UPDATE 4-GM adds 284,000 older cars as number of U.S. recalls this year hits 29

Wed May 21, 2014 5:03pm EDT
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(Updates recall numbers; adds details of GM CEO's Washington visit, byline and WASHINGTON dateline)

By Ben Klayman and Richard Cowan

DETROIT/WASHINGTON May 21 (Reuters) - General Motors Co is recalling more than 284,000 older Chevrolet small cars in the United States and other markets because of a potential fire hazard, bringing U.S. recalls at the automaker this year to 29 and a record number of vehicles.

The two recalls are the latest announced by GM, the largest U.S. automaker. The recall with the highest profile was of cars with defective ignition switches linked to at least 13 deaths. The Detroit company has been criticized by safety advocates and fined by U.S. safety regulators for its delayed response in catching the faulty switch.

A day after recalling 2.6 million vehicles globally, most of them in the United States, GM is recalling 284,913 Chevrolet Aveo and Optra cars in the United States and other markets from model years 2004 to 2008. The problem with the cars stems from a faulty part in their daytime running lights that could overheat and cause a fire, according to documents filed with the National Highway Traffic Safety Administration (NHTSA).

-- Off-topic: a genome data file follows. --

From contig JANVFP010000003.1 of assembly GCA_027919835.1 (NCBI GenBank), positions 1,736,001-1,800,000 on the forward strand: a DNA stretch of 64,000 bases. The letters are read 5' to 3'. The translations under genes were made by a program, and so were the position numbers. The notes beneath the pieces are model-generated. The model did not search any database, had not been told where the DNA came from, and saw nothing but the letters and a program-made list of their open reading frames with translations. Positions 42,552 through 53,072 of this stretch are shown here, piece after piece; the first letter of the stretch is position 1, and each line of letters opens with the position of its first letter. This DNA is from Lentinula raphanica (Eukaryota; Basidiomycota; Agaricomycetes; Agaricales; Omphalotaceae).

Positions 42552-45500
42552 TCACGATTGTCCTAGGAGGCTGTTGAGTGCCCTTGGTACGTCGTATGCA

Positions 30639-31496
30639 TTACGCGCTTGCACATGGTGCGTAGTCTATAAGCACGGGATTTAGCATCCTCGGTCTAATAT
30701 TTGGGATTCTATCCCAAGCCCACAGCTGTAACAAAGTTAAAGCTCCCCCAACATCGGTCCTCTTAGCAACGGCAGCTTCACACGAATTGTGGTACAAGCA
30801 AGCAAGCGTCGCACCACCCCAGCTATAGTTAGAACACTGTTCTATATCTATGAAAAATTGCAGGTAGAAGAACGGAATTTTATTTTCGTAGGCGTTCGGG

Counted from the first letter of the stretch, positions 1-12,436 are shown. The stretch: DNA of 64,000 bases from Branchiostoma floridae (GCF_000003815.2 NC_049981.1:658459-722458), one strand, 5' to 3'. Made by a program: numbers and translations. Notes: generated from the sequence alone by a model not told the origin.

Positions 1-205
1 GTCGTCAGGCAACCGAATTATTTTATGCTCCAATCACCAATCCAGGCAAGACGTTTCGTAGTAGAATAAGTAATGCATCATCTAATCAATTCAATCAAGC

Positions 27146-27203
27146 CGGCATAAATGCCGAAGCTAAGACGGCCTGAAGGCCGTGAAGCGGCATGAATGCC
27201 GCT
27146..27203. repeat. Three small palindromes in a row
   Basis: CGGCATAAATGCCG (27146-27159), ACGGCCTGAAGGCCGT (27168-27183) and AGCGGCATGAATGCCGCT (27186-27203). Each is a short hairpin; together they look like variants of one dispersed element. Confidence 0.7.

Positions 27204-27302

GM said it was aware of some fires related to the problem but did not say how many. It said there were no reports of injuries or fatalities.

Meanwhile, GM Chief Executive Mary Barra met on Wednesday with Democratic Senator Claire McCaskill of Missouri, who chairs a Senate panel investigating GM's ignition switch recall, as well as other Democratic lawmakers including Senator Charles Schumer of New York, Senator Edward Markey of Massachusetts, Rep. Diana DeGette of Colorado and Rep. John Dingell of Michigan.

McCaskill spokesman Andy Newbold said Barra gave the senator an update on GM's progress on its internal investigation, which the company expects to complete within two weeks. He added that the senator still intends to hold a follow-up hearing after GM's internal probe is complete.

GM also said North American general counsel Lucy Clark Dougherty is now advising global vehicle safety chief Jeff Boyer on legal issues in a move to speed up the process around recalls. But the company downplayed speculation about a larger overhaul of its legal department and said general counsel Michael Millikin has been asked to remain in his position.   Continued...